For us eight hours (approx, 500 miles) per day is the absolute max that we want to drive...that includes gas, rest, and meal stops. Otherwise we make it a two day trip. Only one of us is driving, and it makes for a very long, long day, especially with the effort it takes to settle in for the evening at a hotel. Then of course there are the inevitable delays in traffic that you can't control, which can make that day even longer.

    We have family in Phoenix/Mesa, Arizona, that is about 750 miles or about 11 hours. We prefer to make that a two day road trip (four days, round trip) over flying because we really dislike the hassles of flying. We stop in Los Angeles, hook up with friends for dinner and start out fresh the next day. Bonus, we listen to a couple of audio books.

  8. #28
    Quote Originally Posted by landrover View Post
    This is not really related to my original question, but have any users of large power chairs had issue flying on E175 or E190 aircraft. I understand the cargo door sizes are approximately 35", so I imagine if you could recline the chair, you'd likely be ok?

    Also, a question I've been pondering is the break-even point for driving vs. flying. For example, my recent trip from PHL to FLL involved leaving the house at 4 am, departing at 7, and after taking the shuttle to the hotel, arriving after 11. So 7 hrs in travel time. Obviously it would take much longer to drive, so flying makes sense. But I'm considering a visit to Nashville, approximately an 11-12 hr drive. So is saving 4-5 hrs worth the expense (4 travelers) and hassle?
    Philly to Nashville is a pretty straight shot down 81 to 40. Hotels are cheap is east TN as well. I love to fly but hate flying with a powerchair. If it were me, I'd fill my tank and hit the road. But I also love driving.
    "It is every man's obligation to put back into the world at least the equivalent of what he takes out of it. Try not to become a man of success but rather try to become a man of value." - Albert Einstein

  9. #29
    Senior Member landrover's Avatar
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    Quote Originally Posted by RollPositive View Post

    A side note we have flown 2 power chairs from Phx to NYC and San Diego a lot because one is a normal daily chair m300 or now F3 and then an offroad chair x5 for beach use in Coney Island or beach towns in California!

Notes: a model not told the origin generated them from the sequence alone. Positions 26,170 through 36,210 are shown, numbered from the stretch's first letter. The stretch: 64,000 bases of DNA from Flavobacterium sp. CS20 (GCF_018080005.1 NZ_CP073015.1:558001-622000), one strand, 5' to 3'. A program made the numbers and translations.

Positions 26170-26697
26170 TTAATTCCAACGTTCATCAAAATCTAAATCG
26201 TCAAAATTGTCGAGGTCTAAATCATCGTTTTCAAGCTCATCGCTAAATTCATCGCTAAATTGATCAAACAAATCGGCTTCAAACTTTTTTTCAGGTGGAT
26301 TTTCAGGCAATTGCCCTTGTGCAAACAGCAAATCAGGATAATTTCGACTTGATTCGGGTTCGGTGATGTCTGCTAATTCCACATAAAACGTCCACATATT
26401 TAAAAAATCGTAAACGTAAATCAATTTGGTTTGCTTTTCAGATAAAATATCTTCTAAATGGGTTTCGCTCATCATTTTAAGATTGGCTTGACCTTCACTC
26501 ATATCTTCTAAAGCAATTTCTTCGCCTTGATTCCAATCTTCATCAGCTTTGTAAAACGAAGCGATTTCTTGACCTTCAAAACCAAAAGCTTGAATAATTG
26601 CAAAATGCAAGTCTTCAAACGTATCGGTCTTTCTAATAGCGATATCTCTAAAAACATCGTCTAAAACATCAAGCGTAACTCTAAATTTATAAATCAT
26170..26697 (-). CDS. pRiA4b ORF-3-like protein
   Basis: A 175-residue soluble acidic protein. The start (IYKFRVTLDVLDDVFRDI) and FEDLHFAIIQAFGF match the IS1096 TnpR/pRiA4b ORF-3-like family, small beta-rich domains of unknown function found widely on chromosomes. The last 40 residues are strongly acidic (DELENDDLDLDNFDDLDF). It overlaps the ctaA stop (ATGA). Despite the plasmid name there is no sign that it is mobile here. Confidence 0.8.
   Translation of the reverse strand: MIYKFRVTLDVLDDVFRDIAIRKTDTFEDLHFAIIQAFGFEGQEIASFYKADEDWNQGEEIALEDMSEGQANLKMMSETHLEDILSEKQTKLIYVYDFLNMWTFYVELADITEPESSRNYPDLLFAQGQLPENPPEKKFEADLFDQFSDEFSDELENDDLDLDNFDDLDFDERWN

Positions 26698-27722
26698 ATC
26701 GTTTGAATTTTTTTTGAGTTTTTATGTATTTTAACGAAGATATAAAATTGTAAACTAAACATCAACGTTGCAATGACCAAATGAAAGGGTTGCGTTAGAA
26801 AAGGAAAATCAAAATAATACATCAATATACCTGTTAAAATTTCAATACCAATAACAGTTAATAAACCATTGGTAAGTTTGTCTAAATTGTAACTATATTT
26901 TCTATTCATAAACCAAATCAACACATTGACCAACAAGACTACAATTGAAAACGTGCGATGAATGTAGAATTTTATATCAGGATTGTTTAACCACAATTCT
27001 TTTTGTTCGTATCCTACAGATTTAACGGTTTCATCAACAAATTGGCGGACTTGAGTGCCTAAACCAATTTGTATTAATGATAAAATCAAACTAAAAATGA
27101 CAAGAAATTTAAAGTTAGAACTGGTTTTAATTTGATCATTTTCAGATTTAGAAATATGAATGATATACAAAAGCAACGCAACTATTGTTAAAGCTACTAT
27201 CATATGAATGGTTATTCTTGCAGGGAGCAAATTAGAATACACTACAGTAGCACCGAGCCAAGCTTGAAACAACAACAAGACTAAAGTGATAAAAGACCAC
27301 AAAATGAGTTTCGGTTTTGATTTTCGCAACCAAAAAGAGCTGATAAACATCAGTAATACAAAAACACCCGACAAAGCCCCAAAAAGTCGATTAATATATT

Plus have fought with Supershuttle now only charges us for one van vs 2!
    Just curious how often you travel with 2 large power chairs? I've been considering purchasing the Frontier V6, as I'd like to be able to access the beach in many places that I travel (plus my sister lives down the shore in NJ). Do airlines ever have issue with traveling with 2 large pwc's? Do you pay extra? Do you check one of the chairs at check in, and gate check the other? I read that you usually travel with your wife...how does she manage the spare chair AND luggage?

  10. #30
    Senior Member Van Quad's Avatar
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    Quote Originally Posted by RollPositive View Post
    Permobil is a challenge when it comes to social media response and I am sure the person responding has no idea how to travel with a chair because they are not chair bound..

    Every chair is different and so is each airport.

    We fly Southwest and they have a power lift system that your chair rolls on to the lift then it raises to the conveyor belt.

    When they dont have the power lift 3 to four ground crew will left it from the frame and drive tires.

    Remind them prior to boarding not to load it on its side and reassure them it will fit through the cargo doors, you have to be the expert!

    April 2018 I flew to Hawaii on a 65th birthday gift flight from my dear friends. But I had the same flying anxiety that landrover had regarding my chair arriving in one piece. This photograph and your comment not to let them load the M300 on its side was just the information I needed. I knew that loading it on its side was going to be a disaster for the armrests. But West Jet only flies stretch 737s which has a restricted height cargo door. It was literally 20 minutes before I had to load in the van for the trip to the airport when I discovered the answer. I did not have time to figure out how to configure the seat all the way forward as pictured in your photographs, but gave me the hint I needed. Recline the chair all the way back and it worked like a charm. With many labels not to lift on the back rest of course. It was manually lifted onto the conveyor belt at YVR in Vancouver and offloaded the same way at HNL.

    The only damage was to my shoulders. The Eagle Lift 2 is available at all airports across Canada and Australia, so I figured it was available in America. Loading with this lift is a piece of cake. Unfortunately I didn't ask if it was available at HNL. There I was muscled off the plane by a couple of luggage carrier dudes who had no idea how to do a two-man lift of a quadriplegic on/off an aisle chair. Especially one with a screwed up arm from a syrinx. So my left shoulder got hurt arriving in Hawaii and my right shoulder was hurt departing from Hawaii. But it was 10 days in paradise with great friends so it was worth it. Now that my shoulders feel better.